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Immune response to Haemonchus contortus and Haemonchus placei in sheep and its role on parasite specificity
Universidade Estadual Paulista (UNESP)
  • Fundação de Amparo à Pesquisa do Estado de São Paulo (FAPESP)
  • Conselho Nacional de Desenvolvimento Científico e Tecnológico (CNPq)
Sponsorship Process Number: 
  • FAPESP: 11/03706-6
  • FAPESP: 11/09779-5
  • FAPESP: 10/18678-5
Two trials were conducted to determine the prepatent and the patent period of Haemonchus contortus and Haemonchus placei in Santa Ines crossbred sheep and to determine whether serial infections with both species confer protection against homologous or heterologous challenge. To evaluate the prepatent and patent periods of infection, five lambs received a single infection with 4000 H. contortus-infective larvae (L3), and another five received a single infection with 4000 H. placei L3. H. contortus presented patency earlier than H. placei. Animals infected with both species shed a large number of eggs in the faeces for several months with the highest counts, with means higher than 3000 eggs per gram of faeces (EPG) between 24 and 106 days and between 38 and 73 days post infection with H. contortus and H. placei, respectively. H. contortus eggs were detected in the faeces for a minimum of 302 days and a maximum of 538 days post infection, while the H. placei patent period lasted from 288 to 364 days. In the second trial, one group of lambs (n = 12) was serially infected 12 times (three times per week for four weeks) with 500 L3 of H. placei and then challenged with either H. placei (n = 6) or with H. contortus (n = 6). The lambs in the second group (n = 12) were serially infected 12 times with 500 L3 of H. contortus and then challenged with H. contortus (n = 6) or with H. placei (n = 6), and a third group of lambs was single challenged with H. placei (n = 6), H. contortus (n = 6), or remained uninfected throughout the trial period (control group, n = 6). Animals serially infected with H. placei and then challenged with the same species presented the most intense immune response with the highest levels of antiparasitic immunoglobulin and number of inflammatory cells in the abomasal mucosa. As a result, this group had the lowest rate of parasite establishment (2.68% of the 4000 L3 given), but this phenomenon did not occur in animals single challenged with H. placei, in which the rate of establishment was relatively high (25.3%), confirming that the protective immune response to H. placei develops only when animals are repeatedly infected with this species. However, when the animals were previously serially infected with H. placei and then challenged with H. contortus, no evidence of significant protection was observed (establishment of 19.18%). The results of the trials showed an important role played by the immune response on parasite host specificity. (C) 2014 Elsevier B.V. All rights reserved.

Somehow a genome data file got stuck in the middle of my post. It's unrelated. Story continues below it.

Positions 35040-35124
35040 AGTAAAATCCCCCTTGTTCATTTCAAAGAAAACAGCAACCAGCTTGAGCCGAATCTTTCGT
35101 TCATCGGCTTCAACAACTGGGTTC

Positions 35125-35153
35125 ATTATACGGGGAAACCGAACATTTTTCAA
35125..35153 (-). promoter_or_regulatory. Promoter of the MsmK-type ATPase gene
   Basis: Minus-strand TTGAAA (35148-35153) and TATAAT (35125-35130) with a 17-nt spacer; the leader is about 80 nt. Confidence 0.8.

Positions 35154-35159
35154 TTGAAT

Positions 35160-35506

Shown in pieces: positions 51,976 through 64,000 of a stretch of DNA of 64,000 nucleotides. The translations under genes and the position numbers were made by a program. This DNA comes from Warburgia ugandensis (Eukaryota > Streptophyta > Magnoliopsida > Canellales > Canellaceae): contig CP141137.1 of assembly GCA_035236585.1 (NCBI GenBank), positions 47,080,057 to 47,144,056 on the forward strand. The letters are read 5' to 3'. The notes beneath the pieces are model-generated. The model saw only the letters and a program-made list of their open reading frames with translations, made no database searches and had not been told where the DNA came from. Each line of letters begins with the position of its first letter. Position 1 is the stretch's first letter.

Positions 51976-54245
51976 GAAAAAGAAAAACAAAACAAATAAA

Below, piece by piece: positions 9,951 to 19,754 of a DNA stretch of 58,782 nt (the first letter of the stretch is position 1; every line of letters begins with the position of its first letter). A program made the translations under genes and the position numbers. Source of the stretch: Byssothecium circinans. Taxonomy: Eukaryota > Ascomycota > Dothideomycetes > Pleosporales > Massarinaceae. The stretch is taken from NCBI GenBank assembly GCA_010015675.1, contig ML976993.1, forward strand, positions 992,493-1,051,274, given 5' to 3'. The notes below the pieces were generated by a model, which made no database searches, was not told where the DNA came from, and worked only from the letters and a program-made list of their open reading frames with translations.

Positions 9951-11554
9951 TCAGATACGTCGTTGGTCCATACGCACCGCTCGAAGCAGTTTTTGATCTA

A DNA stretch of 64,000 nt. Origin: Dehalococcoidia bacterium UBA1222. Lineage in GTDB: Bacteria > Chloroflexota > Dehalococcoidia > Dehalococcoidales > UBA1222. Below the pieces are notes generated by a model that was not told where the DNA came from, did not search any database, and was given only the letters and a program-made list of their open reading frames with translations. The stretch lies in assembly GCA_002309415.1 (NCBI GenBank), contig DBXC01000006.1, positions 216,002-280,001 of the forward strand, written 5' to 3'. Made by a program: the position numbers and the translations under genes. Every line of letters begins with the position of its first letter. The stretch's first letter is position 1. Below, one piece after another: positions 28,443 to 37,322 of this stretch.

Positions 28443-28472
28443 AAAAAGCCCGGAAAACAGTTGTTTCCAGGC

Issue Date: 
Veterinary Parasitology. Amsterdam: Elsevier Science Bv, v. 203, n. 1-2, p. 127-138, 2014.
Time Duration: 
Elsevier B.V.
  • Epidemiology
  • Infection
  • Inflammatory cells
  • Nematode
  • Resistance
  • Ruminant
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Appears in Collections:Artigos, TCCs, Teses e Dissertações da Unesp

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